3 ON YOUR SIDE (3TV) - It's a problem 3 On Your Side continues to hear about. You go to an in-network facility, and you wind up with an out-of-network bill. It's not supposed to happen, but it appears to still be a bit of a problem.
"You don't know if you go to bed that night, are you gonna wake up the next morning," George Schlemmer said.
Schlemmer gets a little emotional when he thinks back on a recent medical emergency he had that sent him to the hospital.
"When it happens to you, very scary. It's life or death," said Schlemmer.
Schlemmer's emergency room visit stems from the fact that he has high blood pressure.
He says he and his wife, Pam Schlemmer, try to control his blood pressure by eating right. But, Schlemmer also takes medication.
However, it was the blood pressure medication that gave him an allergic reaction and made his mouth and throat start to swell up.
"It's hard to describe your tongue feeling puffy, right, or swelling if you've never had that before, but I'm like something's not quite right," said George.
Concerned and, of course, alarmed, George came to Chandler Regional Medical Center to get checked out, and the reason he chose this hospital is because it is in-network with his insurance carrier.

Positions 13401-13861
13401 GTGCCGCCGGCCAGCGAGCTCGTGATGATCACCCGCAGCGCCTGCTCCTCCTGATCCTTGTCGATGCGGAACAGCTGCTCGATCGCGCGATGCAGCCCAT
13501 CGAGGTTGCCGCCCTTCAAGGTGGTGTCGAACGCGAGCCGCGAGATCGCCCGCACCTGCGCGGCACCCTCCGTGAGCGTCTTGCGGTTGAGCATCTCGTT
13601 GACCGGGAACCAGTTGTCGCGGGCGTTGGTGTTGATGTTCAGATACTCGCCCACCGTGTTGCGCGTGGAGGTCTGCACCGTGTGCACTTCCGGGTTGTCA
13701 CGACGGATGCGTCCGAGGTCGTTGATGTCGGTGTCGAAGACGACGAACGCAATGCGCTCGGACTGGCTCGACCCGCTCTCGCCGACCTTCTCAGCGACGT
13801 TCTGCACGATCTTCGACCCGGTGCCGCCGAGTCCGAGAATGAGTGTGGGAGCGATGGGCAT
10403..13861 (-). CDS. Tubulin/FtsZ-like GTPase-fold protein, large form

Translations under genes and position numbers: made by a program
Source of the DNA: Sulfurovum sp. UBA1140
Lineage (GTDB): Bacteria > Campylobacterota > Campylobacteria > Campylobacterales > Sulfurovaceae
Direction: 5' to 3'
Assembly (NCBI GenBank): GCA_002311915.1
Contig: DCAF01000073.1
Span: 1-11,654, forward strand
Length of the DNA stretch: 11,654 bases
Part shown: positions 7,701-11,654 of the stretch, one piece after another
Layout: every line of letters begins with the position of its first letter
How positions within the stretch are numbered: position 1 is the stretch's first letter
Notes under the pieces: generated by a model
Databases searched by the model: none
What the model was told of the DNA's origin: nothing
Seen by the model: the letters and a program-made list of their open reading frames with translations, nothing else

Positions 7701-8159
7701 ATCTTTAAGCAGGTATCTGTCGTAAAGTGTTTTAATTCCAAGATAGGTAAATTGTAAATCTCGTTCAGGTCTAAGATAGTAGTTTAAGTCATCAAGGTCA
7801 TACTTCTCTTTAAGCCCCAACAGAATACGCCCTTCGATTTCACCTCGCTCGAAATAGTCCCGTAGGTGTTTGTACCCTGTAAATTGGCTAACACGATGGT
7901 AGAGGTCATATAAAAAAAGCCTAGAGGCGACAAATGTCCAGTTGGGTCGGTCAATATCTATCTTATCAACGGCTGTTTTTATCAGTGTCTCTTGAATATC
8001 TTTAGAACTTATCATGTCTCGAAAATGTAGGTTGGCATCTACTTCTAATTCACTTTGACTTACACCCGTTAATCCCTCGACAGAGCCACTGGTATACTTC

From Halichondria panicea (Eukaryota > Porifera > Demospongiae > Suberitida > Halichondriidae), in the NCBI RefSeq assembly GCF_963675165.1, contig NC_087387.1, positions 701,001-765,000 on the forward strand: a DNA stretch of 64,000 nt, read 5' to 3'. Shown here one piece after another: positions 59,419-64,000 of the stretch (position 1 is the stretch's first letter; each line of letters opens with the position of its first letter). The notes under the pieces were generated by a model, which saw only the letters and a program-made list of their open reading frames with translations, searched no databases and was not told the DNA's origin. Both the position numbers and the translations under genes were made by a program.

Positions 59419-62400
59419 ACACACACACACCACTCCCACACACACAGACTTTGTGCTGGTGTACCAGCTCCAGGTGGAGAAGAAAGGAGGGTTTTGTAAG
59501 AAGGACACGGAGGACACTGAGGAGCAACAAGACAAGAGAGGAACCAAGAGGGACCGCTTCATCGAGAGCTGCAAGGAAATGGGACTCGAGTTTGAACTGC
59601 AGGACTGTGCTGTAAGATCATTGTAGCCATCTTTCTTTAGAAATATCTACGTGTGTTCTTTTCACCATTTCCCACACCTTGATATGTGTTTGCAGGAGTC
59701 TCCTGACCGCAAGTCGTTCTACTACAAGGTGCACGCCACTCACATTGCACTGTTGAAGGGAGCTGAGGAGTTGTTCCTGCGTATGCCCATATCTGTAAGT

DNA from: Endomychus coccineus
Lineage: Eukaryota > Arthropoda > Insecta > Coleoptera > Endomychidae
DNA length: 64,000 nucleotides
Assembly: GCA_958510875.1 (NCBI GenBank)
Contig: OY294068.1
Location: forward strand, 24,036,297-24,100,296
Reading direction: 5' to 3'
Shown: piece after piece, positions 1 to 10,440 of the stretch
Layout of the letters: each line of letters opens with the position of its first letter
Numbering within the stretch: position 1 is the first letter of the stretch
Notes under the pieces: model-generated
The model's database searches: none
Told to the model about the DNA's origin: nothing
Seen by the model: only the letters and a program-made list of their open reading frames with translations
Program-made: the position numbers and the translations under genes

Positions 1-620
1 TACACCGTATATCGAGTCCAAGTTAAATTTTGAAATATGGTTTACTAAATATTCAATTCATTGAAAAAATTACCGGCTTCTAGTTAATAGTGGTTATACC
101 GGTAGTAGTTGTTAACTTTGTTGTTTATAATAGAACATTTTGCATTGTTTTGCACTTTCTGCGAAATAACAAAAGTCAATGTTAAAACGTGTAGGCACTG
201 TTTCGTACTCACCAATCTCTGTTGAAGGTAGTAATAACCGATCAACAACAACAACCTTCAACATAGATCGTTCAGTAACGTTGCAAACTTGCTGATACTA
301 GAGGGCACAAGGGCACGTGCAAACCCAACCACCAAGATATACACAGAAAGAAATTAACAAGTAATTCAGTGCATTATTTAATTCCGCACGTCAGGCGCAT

George was put on different meds and eventually sent home.
But, a few months later, he got a bill for more than $1,500 from the ER doctor who treated him.
Apparently, the hospital was, in fact, in-network, but according to the bill, the treating doctor wasn't.
"When we first got the bill, we were shocked. We went the right avenues to the in-network hospital, and now we have this out of network doctor," said Pam.
A new Arizona law went into law into effect this year that was supposed to help people who get stuck with surprise out-of-network bills.
However, George and his wife say the process was confusing with a lot of paperwork.
So, the couple reluctantly paid the $1,500 out of network bill so the bill wouldn't go into collection and affect their good credit.
"We were up against the clock, we knew by the time we even got through this process of filling out this form that we were gonna be almost past due paying this bill," said Pam.
Feeling they had been taken advantage of, George and his wife contacted 3 On Your Side, and we got a hold of George's insurance company, Blue Cross Blue Shield, which started looking into the matter.
George says he wants to be reimbursed and feels this billing problem is something patients shouldn't have to worry about when they have a true emergency.
"You could die. That's at the forefront of your mind, next to your family. The last thing on your mind is, is the ER doctor seeing me in-network. No, that's not on anyone's mind," said George.
After 3 On Your Side's involvement, we discovered a mistake had been made when the claim was originally submitted and that the insurance company or George is not to blame.
Regardless, George is supposed to be getting his $1,500 back, and 3 On Your Side will give an update when that happens.